- Services performed by an excluded administrator, billing agent, accountant, claims processor or utilization reviewer.
- Items or equipment sold by an excluded manufacturer or supplier, used in the care or treatment of Federal health care program beneficiaries.
It is important to note that whether or not an excluded individual provide direct patient care to Federal health care beneficiaries, so long as the eventual billing of items or services rendered will be under, directly or indirectly, Federal expenses, constitutes to the violation of rules pertaining to OIG exclusion.
In effect, an excluded individual or entity that did not refrain from providing an item or service during exclusion can face:
1.) A CMP of $10,000 for each item or service furnished.
2.) A CMP penalty thrice the amount claimed for each item or service.
3.) Jeopardize the possibility of reinstatement into Federal healthcare programs.
Meanwhile, employers who hire excluded individuals or entities may be held liable to CMP, unless it is proven that they have the capacity to pay (and are actively doing so) excluded individuals or entities with private funds (not through federal funding sources), and when no services are furnished to federal program beneficiaries by said excluded individuals/entities.
Proactivity is the best way to avoid CMP liability. OIG has advised healthcare providers to:
- Extensively review contracts or job categories in order to determine whether specific items provided or services rendered by current employees or contractors directly or indirectly fall under a Federal health care program reimbursement scheme.
- Before hiring or making business agreements with contractors, providers must screen their OIG status by using the List of Excluded Individuals/Entities (LEIE) available on the OIG website (http://oig.hhs.gov/exclusions).
Information Included on LEIE
(1) The name of the excluded person at the time of the exclusion
(2) The person’s provider type
(3) The authority under which the person was excluded
(4) The State where the excluded individual resided at the time of exclusion or the State where the entity was doing business
(5) A mechanism to verify search results via Social Security Number (SSN) or Employer Identification Number (EIN).
Although not mandated by law for providers to check the LEIE, the OIG highly recommends and most times requires to follow these best practices:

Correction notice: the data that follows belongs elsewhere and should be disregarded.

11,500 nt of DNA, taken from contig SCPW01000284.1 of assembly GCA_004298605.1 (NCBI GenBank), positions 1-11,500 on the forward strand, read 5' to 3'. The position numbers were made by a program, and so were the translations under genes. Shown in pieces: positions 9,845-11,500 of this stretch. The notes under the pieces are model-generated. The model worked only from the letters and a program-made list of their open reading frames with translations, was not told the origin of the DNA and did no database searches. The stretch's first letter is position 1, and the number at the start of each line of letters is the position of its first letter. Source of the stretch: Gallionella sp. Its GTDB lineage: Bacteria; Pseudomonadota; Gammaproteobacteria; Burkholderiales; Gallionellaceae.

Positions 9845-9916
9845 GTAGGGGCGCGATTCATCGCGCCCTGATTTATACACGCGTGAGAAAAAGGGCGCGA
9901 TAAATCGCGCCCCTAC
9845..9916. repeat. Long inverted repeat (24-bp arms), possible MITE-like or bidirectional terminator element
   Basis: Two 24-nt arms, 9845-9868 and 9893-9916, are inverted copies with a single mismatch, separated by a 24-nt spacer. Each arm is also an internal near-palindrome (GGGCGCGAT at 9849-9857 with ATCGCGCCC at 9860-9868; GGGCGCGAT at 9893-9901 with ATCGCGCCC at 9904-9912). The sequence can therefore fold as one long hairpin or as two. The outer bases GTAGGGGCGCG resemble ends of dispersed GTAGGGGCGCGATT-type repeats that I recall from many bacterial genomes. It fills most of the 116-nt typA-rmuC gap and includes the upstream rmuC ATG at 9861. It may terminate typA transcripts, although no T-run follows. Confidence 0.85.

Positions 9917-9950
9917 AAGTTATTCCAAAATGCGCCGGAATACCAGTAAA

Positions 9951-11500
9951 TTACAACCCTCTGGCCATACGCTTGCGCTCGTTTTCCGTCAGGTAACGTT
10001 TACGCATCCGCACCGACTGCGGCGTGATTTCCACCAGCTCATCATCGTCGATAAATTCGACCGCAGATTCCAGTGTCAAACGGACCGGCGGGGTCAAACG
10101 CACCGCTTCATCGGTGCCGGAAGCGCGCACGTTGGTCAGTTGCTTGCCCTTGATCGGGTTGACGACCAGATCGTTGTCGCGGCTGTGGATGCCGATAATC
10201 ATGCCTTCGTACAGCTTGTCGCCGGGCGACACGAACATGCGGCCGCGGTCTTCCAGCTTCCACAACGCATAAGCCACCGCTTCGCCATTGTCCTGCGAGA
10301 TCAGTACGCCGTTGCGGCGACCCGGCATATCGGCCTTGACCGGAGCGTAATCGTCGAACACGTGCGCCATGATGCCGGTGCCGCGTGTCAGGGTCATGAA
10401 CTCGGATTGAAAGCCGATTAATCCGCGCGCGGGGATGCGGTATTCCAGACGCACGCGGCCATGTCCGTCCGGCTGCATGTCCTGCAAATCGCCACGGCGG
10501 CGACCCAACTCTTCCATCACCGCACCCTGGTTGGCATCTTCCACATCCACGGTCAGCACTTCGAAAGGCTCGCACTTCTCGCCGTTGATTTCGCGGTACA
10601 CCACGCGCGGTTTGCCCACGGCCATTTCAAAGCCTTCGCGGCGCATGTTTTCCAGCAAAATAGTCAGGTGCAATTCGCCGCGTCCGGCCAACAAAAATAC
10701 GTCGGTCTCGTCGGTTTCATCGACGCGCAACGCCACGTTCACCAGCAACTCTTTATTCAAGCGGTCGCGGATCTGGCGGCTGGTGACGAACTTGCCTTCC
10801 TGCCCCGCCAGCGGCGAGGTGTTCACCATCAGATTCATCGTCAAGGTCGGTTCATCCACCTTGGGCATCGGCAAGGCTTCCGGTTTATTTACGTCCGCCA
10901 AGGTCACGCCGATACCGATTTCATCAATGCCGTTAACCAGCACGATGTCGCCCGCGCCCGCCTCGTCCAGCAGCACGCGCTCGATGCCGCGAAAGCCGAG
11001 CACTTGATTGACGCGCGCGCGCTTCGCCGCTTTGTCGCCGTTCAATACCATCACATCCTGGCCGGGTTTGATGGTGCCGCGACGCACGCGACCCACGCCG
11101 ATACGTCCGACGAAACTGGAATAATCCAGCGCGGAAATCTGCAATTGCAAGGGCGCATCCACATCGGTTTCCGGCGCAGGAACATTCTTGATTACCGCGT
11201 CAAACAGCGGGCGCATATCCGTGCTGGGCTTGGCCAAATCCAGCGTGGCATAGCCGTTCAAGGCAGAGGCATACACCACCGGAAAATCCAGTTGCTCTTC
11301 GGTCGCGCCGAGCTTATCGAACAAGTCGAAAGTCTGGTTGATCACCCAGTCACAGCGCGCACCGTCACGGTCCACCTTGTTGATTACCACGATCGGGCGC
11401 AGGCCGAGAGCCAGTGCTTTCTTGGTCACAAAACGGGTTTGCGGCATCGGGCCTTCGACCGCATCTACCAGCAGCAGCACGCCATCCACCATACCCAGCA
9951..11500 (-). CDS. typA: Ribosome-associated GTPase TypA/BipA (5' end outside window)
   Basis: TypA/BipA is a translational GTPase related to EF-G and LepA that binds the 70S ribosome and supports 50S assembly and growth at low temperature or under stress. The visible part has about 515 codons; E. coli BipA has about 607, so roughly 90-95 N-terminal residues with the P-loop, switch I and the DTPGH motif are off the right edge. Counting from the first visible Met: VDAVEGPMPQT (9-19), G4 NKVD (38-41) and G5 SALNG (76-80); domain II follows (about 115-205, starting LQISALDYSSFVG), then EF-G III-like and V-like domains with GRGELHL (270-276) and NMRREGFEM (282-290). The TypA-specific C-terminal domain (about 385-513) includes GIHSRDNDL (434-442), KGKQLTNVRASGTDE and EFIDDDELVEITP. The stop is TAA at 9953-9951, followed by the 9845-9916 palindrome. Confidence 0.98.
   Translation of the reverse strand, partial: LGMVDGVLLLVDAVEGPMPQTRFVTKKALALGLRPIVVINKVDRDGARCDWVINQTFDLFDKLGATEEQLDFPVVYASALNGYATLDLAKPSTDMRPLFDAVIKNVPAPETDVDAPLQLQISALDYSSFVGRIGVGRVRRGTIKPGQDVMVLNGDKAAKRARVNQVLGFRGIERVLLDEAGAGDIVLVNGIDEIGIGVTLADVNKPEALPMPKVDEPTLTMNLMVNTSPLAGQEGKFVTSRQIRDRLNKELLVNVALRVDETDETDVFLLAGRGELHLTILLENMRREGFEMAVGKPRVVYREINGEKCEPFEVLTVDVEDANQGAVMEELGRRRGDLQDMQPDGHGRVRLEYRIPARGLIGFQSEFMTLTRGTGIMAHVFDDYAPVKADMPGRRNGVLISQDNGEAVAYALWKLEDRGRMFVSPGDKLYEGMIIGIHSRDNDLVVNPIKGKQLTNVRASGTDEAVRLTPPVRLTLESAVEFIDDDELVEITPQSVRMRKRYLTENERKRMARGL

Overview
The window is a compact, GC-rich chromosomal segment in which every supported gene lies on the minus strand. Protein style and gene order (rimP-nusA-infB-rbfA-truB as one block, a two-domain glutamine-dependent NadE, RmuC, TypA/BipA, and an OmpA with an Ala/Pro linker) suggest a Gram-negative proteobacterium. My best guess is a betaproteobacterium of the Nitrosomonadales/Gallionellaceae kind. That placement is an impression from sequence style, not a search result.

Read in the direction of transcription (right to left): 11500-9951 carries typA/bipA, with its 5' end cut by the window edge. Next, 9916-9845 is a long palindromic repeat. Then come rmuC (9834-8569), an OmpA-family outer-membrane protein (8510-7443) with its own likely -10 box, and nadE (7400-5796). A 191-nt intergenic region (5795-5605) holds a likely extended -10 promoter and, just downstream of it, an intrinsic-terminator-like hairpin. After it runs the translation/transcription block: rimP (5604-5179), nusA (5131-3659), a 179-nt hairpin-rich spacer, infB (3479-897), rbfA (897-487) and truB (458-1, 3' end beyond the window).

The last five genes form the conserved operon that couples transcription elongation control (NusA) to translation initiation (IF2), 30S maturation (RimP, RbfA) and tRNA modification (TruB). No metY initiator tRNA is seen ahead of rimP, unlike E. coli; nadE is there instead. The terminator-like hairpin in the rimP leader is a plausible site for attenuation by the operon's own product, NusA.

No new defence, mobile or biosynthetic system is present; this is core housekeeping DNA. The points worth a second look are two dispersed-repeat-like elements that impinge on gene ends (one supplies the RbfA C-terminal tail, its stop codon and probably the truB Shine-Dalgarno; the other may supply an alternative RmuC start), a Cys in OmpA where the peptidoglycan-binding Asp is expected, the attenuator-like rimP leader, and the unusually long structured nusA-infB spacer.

- Checking the LEIE prior to employment or engaging in contracts.
- Periodically checking the LEIE to determine the exclusion status of current employees and contractors.
The LEIE is updated monthly; therefore monthly screening is the best practice in terms of avoiding potential CMP liability.
Providers can also use other supplementary exclusion databases such as:
General Services Administration’s (GSA) System for Award Management (SAM)
–this includes OIG’s exclusions as well as debarment actions taken by Federal agencies.
The National Practitioner Data Bank and the Healthcare Integrity and Protection Databank
–this includes information on collected medical malpractice payments paid on behalf of physicians, adverse actions taken by licensing agencies against health care practitioners and health care entities, adverse privileging actions, and any negative actions or findings taken against health care practitioners or entities by Quality Improvement Organizations and Private Accreditation Organizations
In order to ensure a quick and reliable Self-Disclosure Process, the Office of the Inspector General (OIG) has enacted the following:
- Provider Self-Disclosure for providers who wish to disclose suspected fraud.
- HHS Contractors and Self-Disclosures for individuals, businesses, or other legal entities that are awarded Government contracts, or subcontracts, to provide services to the Department of Health and Human Services (HHS) to disclose suspected fraud.
- HHS Grantee Self-Disclosure for grantees or subrecipients to disclose suspected fraud. Correspondence may be made to this address:
330 Independence Avenue, Room 5409
Washington, DC 20201
For more info about the LEIE visit our OIG exclusion List page